Is Menswear Rental Worth the Hassle?


“That’s a nice jacket, where’s that from?” says Simon, my hairdresser.

“Yeah, it’s not bad, right?” I lied; it was absolutely glorious. It was marshmallow-soft, camouflage corduroy in orange, green, and brown hues. Where did I get it? This Timberland jacket was acquired by unusual means: rented through HURR for £4.42 a day. And so, I told him.

“You’ve got to be fucking kidding me. Rented?”

That’s generally the reaction I get when I tell anyone about the incoming Great Rental Revolution. Data firm Statista predicts that by 2025, the global rental market will be worth $7 billion. Rental reduces the need for new clothing – it extends the life cycle of clothes and, if it leads to purchasing, there’s a greater likelihood people will actually wear the damn thing.

It’s fair to say this circular arm of eco-fashion has yet to hit mainstream menswear. For the rental revolution to really ignite, it needs to be practical, seamlessly sliding into the daily movements of your average Joe De La Renter. The process involves finding the clothes, having them transported from source to renter, and then back to source with a wash in-between. On the surface, it seems like a lot of legwork to temporarily dress oneself.

Experimenting with four approaches to menswear rental, I sought to answer the question: Is it worth the hassle?

I start off with peer-to-peer ByRotation, and straight away I react to the prices in a similar way to my hairdresser: you’ve got to be fucking kidding me? £800 to hire a Louis Vuitton luggage case for the week? Sure, fashion doesn’t have to ruin the planet, but it would be nice if it didn’t bankrupt us either. Instead of the LV luggage, I go for a Burberry shirt courtesy of Michael Frasey at £34.50 for seven days. Due to the natural chaos of life interrupting my plans, I receive the parcel three days late. When it arrives, it is too small for me. I send it back the next day for an additional £14.17 having never worn it. Hm.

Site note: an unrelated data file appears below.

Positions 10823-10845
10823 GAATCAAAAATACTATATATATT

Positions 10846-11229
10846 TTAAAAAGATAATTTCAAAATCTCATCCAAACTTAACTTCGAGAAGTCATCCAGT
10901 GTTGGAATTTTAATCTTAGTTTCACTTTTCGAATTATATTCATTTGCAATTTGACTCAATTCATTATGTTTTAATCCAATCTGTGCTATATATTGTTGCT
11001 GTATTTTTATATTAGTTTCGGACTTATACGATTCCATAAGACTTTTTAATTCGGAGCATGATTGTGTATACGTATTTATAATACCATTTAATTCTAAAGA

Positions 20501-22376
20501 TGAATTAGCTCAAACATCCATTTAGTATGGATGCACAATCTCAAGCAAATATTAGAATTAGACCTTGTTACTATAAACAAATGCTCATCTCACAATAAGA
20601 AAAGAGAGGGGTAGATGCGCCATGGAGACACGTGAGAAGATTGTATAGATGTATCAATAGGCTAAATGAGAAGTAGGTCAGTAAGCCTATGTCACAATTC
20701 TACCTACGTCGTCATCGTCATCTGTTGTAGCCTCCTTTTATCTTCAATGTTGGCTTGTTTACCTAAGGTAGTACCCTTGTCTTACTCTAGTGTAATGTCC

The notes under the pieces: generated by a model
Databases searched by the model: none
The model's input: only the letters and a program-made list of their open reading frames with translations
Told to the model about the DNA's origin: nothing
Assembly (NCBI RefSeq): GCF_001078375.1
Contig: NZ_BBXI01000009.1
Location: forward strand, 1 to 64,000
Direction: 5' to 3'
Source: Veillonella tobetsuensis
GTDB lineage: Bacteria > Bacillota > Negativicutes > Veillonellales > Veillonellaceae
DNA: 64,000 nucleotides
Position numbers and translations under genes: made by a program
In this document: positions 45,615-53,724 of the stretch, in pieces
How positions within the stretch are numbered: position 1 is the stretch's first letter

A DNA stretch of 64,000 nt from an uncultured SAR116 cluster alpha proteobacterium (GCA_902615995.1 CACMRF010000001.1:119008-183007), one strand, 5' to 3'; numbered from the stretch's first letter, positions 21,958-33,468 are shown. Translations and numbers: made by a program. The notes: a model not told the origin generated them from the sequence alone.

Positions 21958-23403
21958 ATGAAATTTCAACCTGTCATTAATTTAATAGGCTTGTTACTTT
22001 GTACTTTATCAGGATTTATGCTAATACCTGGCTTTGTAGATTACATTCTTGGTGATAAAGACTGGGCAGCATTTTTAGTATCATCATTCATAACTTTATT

Frasey got into the rental game after hearing that his female friends made up to £2,000 a month from it. He saw that menswear offerings on ByRotation were minimal and dove in while it was still nascent. “What seems to be the most successful so far is occasion-wear, [but I’d] hoped that it would take off a bit quicker than it has; the interest just isn’t there yet,” Frasey says. He explains there was still a lot of stigma for men around renting other people’s clothes at the time.

This is also what Brett Staniland, a model and Love Island 2021 contestant, also experienced. Speaking to me over email, Staniland said we all need to ditch this stigmatization and discover the “community feeling” of rental instead. But with so little engagement on rental sites at the moment, it seems that few men even know that renting exists in the first place.

Next, I try the business-to-consumer system, HURR. The brand recently announced it raised $5.4 million in seed funding, allowing it to significantly scale up its operations in womenswear, menswear, and unisex offerings. And, like ByRotation, it had also adopted both resale and peer-to-peer systems. They use OxWash, a “vertically integrated washing platform” using wet-washing (no harmful PERC used as in dry-cleaning), zero emissions transport, and are working towards net zero on scope-1 and scope-2 emissions.